It is incredibly difficult for a foreigner to get residency in most countries of the world. The chances of me getting residency in El Salvador is less than the chances of a Salvadoran getting residency in the USA. I speak seriously. My cousin is married to a Salvadoran woman. He has been for many years. He had a very, very difficult time trying to obtain residency status there, and he is married to a citizen. This same couple had also lived in the USA for a while, my cousin’s wife was awarded a green card with little difficulty as she is married to a citizen.
I hear a lot of complaints about how difficult it is for a person from a third world country to come to the United States, but the USA is by far the most liberal country on the planet in regards to immigration. Over 20% of the world’s immigration each year is absorbed by the United States of America. It may not be easy to come to America, but it is easier than in most countries. If you dream of moving to Scandinavia, you can stuff it right now, it is not going to happen unless you are working or are a perpetual student; if you think that you can start a new life in Japan, forget it unless you constantly stay employed as an English teacher; if you want to have a solid foot hold upon which to build a home in Central America, guess again — you will perpetually be making visa runs every three months. I get mounds of mail from people trying to get residency in this or that country around the world, and it seems to always be a steep uphill road that offers little reward at the end.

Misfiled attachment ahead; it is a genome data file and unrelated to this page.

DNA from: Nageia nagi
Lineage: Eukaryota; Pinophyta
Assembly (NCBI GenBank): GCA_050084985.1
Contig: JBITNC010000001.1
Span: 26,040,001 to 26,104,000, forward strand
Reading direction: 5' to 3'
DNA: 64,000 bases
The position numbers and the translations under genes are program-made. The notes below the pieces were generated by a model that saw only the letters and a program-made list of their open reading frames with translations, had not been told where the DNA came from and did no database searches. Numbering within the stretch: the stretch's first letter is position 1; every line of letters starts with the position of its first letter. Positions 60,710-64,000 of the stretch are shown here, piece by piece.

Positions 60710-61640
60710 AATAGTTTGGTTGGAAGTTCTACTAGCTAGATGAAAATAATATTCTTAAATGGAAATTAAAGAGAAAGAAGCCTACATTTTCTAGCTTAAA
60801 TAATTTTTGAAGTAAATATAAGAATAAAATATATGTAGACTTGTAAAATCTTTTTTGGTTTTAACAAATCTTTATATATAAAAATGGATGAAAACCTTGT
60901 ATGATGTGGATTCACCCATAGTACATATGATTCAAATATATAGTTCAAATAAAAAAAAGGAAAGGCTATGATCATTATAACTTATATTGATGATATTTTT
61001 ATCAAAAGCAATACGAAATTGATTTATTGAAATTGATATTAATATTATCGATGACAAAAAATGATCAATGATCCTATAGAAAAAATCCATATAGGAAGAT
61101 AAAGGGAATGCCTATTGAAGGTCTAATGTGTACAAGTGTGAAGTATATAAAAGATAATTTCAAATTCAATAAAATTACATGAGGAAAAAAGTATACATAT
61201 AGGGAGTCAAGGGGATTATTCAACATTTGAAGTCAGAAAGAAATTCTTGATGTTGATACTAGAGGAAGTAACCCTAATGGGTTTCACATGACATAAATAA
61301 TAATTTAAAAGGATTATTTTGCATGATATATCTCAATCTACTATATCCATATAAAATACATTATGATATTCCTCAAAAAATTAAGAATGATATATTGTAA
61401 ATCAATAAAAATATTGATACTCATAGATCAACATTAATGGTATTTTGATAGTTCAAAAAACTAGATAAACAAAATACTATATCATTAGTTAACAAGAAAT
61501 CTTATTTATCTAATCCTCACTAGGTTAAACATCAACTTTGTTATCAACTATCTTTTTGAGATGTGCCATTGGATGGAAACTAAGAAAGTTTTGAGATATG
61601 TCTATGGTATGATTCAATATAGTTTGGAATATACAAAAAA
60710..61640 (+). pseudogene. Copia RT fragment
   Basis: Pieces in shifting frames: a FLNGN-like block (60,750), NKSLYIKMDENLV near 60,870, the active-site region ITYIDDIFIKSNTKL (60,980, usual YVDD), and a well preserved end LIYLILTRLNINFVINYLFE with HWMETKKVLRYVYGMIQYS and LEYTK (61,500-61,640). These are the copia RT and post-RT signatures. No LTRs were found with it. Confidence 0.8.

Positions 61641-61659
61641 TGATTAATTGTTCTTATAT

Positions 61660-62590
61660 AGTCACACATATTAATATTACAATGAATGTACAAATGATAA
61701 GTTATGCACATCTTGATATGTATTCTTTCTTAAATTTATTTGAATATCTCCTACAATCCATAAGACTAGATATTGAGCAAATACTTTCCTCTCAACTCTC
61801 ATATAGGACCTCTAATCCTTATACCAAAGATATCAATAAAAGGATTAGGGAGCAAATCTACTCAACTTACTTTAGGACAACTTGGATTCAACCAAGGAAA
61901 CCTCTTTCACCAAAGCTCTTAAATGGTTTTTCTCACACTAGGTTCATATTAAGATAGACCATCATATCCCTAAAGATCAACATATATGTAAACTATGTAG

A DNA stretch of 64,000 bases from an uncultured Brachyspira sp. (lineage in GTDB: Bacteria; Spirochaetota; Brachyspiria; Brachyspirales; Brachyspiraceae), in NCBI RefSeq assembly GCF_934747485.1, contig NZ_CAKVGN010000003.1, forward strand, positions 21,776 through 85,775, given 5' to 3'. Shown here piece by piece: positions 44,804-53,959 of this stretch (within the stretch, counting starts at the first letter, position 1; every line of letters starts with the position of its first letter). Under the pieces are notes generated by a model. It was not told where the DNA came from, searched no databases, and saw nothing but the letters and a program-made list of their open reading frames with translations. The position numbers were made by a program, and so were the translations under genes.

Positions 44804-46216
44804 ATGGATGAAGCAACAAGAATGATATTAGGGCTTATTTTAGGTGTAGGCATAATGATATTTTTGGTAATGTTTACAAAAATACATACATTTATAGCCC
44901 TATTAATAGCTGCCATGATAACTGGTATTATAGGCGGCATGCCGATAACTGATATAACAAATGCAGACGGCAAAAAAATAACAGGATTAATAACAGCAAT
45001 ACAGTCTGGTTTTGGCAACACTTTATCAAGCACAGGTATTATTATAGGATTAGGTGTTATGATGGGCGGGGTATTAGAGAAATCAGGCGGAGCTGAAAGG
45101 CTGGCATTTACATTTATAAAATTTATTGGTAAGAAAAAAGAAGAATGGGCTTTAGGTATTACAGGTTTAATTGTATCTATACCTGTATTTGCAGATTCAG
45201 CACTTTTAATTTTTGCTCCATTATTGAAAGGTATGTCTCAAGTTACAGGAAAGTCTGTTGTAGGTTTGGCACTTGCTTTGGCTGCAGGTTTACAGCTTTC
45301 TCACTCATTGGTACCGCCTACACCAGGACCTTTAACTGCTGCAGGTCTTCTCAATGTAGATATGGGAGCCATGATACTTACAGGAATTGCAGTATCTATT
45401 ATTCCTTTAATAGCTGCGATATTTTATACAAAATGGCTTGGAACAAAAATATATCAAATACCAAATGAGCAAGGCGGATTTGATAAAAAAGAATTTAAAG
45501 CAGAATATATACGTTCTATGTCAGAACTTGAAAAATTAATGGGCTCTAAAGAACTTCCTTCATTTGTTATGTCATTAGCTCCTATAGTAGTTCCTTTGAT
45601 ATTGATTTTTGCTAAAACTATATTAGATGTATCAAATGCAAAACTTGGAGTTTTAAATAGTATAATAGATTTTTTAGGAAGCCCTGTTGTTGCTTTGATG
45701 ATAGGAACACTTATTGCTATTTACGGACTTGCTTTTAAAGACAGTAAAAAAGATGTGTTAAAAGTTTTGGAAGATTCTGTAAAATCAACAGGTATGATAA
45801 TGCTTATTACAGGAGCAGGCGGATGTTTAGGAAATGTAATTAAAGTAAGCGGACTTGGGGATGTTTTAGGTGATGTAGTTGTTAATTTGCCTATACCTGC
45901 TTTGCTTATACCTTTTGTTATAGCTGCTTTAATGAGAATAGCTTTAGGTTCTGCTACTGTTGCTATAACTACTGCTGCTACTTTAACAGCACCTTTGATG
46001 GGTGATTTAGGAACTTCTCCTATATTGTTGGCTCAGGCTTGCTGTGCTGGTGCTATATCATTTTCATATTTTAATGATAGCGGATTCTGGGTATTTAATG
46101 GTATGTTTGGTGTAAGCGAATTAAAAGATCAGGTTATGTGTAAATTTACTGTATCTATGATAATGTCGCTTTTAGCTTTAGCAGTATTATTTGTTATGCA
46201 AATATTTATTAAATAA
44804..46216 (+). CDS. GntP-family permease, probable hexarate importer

Many countries in the world have virtually closed their doors to immigrants, even ones that are just going to spend money.
My German friend in Suchitoto carries immigration papers for the USA. He can go north of the border at any time, live, work, and be a resident. He found that it was vastly easier for him to emigrate to the USA than to El Salvador.
It is amazing to me how precarious the existence of many expats are in the countries they choose to live in. They seem set up, they seem stable — they own property, have been there for years — but many of them do not have any sort of legal foothold in the country that has become their home. Many of them are still tourists, they can be kicked out or not allowed to return at any time. Many expats come from the USA, from Canada, from German — three of the top countries for immigration in the world — they dream of setting up a new home in a new land. Many find that they are not welcome to stay.